As the product co-founder I wore many hats throughout this time period. Beyond just specs and UX design, I spent much of my time in Figma doing pixel-perfect UI design for the app. For the first beta run, I also wrote the iOS code for the app and much of the firmware running on the device. I even designed and wrote the code for all of our proprietary biometric algorithms powering the unique stats that people see right after their meditation, and maintained them through launch and beyond.
Using our promising engagement and retention metrics from these beta programs, we then raised another vital fundraising round led by Shripriya Mahesh at Spero. This funded a full build out of a meditation studio in downtown San Francisco that would serve as a physical realization of our brand and allow people to come experience the magic of our product first hand. These much needed resources also meant that I could finally hire a designer, a PM for developing our meditation content, and a few more engineers to help us accelerate to our full public launch.
With this new team I immediately organized a week long Google Ventures style design sprint to tackle one of the last remaining design questions before launch: “what would be our subscription offering at launch?” Towards the end of the sprint we uncovered two key insights that led us to an exciting vision we could all get behind, centered around freshly released content recorded in our physical meditation studio. Not only did this sprint successfully define what we needed to build to enable a critical part of our business model, it was also served as a powerful tool for bringing a fresh new team together, which would become critical for the final grueling months leading up to our launch.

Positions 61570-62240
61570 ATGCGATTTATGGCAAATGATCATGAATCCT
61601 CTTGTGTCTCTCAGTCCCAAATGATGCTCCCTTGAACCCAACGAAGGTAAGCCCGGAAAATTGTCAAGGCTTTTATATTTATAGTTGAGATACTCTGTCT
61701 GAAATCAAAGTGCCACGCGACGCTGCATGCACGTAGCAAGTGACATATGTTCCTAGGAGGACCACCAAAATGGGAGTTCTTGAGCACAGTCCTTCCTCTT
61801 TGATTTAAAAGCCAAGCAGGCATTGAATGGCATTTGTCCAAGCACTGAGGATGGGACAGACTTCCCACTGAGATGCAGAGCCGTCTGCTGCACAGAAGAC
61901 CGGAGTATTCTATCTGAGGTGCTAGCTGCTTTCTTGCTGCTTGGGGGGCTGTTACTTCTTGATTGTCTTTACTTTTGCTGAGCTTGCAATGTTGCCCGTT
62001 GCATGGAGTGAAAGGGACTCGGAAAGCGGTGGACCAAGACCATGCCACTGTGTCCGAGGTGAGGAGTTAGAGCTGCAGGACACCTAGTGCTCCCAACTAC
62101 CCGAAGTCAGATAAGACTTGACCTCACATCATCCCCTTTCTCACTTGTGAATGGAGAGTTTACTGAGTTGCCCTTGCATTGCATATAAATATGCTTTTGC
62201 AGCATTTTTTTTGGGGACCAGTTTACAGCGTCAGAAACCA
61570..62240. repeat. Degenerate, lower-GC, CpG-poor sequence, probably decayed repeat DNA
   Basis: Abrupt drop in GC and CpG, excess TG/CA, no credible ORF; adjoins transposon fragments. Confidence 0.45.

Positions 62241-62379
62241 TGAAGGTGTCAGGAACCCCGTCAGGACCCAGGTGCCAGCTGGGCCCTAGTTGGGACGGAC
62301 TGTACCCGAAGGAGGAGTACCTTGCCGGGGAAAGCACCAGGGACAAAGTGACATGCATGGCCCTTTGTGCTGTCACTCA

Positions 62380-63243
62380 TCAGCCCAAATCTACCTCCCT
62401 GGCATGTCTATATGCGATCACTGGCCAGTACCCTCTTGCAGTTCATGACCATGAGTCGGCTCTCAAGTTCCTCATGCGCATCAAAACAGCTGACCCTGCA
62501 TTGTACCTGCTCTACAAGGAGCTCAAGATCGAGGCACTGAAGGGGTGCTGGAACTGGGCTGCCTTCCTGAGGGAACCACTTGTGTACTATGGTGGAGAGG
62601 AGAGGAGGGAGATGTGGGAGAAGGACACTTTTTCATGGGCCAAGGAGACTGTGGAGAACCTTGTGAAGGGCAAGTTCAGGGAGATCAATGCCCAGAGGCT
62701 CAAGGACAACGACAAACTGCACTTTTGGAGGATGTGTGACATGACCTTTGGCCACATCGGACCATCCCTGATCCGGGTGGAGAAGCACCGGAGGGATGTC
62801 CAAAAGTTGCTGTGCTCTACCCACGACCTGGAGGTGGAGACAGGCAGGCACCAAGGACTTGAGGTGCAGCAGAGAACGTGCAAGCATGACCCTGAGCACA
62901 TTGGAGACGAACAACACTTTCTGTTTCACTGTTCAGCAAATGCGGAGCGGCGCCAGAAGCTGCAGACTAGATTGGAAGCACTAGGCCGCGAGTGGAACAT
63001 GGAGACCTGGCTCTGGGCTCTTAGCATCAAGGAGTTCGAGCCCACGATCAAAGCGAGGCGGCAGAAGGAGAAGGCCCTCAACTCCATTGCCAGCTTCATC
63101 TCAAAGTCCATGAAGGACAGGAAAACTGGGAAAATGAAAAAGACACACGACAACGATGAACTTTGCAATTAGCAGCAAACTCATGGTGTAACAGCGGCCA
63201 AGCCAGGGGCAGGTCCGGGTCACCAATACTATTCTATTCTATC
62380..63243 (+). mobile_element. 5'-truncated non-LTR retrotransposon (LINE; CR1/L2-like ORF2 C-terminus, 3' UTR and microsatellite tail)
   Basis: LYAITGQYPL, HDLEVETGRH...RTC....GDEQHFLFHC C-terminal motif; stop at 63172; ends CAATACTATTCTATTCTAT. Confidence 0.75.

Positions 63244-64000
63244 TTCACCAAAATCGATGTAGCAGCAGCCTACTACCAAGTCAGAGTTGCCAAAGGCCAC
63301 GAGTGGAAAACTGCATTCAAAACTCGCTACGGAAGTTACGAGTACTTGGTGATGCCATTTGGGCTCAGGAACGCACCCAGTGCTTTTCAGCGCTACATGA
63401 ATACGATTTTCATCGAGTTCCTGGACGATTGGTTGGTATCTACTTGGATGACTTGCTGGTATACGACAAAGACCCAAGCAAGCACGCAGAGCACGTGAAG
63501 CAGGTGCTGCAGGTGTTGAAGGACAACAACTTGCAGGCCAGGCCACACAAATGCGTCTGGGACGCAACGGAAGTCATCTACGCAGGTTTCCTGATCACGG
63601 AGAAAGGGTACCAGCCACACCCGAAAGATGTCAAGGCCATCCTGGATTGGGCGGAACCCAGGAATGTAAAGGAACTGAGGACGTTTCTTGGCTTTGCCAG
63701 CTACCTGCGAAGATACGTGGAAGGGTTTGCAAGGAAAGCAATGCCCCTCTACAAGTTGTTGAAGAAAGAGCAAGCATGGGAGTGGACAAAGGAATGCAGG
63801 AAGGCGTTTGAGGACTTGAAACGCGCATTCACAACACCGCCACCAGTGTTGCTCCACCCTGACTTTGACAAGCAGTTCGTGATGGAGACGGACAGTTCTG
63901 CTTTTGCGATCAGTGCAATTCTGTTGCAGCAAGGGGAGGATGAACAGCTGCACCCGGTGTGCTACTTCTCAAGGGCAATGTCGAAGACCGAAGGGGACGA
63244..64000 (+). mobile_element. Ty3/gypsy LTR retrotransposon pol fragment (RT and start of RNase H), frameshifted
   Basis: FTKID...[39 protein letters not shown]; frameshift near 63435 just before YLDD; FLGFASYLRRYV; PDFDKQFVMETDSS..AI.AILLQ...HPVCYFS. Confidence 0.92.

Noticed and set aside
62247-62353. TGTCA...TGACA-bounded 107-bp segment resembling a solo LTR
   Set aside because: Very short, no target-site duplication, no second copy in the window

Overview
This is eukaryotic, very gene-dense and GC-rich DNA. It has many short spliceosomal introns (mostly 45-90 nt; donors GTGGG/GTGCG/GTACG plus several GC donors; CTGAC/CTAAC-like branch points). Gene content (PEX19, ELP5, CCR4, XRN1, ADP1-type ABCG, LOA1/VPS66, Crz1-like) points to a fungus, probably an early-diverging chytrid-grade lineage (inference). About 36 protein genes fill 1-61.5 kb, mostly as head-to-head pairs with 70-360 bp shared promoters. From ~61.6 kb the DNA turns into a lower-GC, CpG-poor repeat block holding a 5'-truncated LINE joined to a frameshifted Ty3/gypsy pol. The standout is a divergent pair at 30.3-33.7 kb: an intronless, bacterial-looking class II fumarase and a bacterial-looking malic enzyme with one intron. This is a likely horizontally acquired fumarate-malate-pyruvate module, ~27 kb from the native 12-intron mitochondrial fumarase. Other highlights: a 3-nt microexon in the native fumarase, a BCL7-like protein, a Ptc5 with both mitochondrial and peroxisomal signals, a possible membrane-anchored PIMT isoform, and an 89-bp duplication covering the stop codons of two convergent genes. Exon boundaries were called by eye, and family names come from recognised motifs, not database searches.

The final six months leading up to our launch was the most exciting and fulfilling work I've ever done, and a time that I look back on with great pride. My co-founder and I spent what sometimes felt like an excessive amount on internal culture, values, hiring and process. But when time got really tight and pressure started to test us and our team, these intangible investments paid dividends.
I vividly remember a day where I walked back into the office after a coffee chat, and saw multiple pods of people on whiteboards, pair programming, or grinding at the hardware station and pulling my co-founder aside just to embrace the moment. For a young entrepreneur whose early success was defined by the speed and quality of the work that I individually could produce, it was a big moment for me to really see and appreciate the results of building something bigger than just myself.
In January of 2020, a target we had set more than a year prior, we were open for sale. For $219, you could purchase a handheld meditation trainer that provided gentle vibrations to keep you focused, and tracked your heart rate and HRV using medical grade ECG sensors. The bundle also included an annual subscription to Core Studio - a stream of freshly released content by our in-house crew of meditation instructors, recorded from our meditation studio in SF, and updated in the app on a daily basis.
Beyond the basics of connecting to your device and collecting data, the mobile app was packed with a few key features that kept users coming back. We had a great starter library of guided meditations, soundscapes and breath training exercises that you could use even without a subscription. It also provided a gorgeous post-meditation experience where your biometrics were presented in an intuitive, glanceable visual of how Calm and Focused you were throughout your session.
This process of taking a product from idea to launch taught me a huge amount about the challenges and joys of product leadership. While I absolutely love keeping my hands dirty in the engineering and pixels, and got a hell of a lot better at it in those few years, the soft stuff was of course the most impactful. I learned how to assemble and motivate a team, how to prioritize and make tough decisions without pissing people off, how to ship on time, and the incredible fulfillment that comes from launching a new product to the world.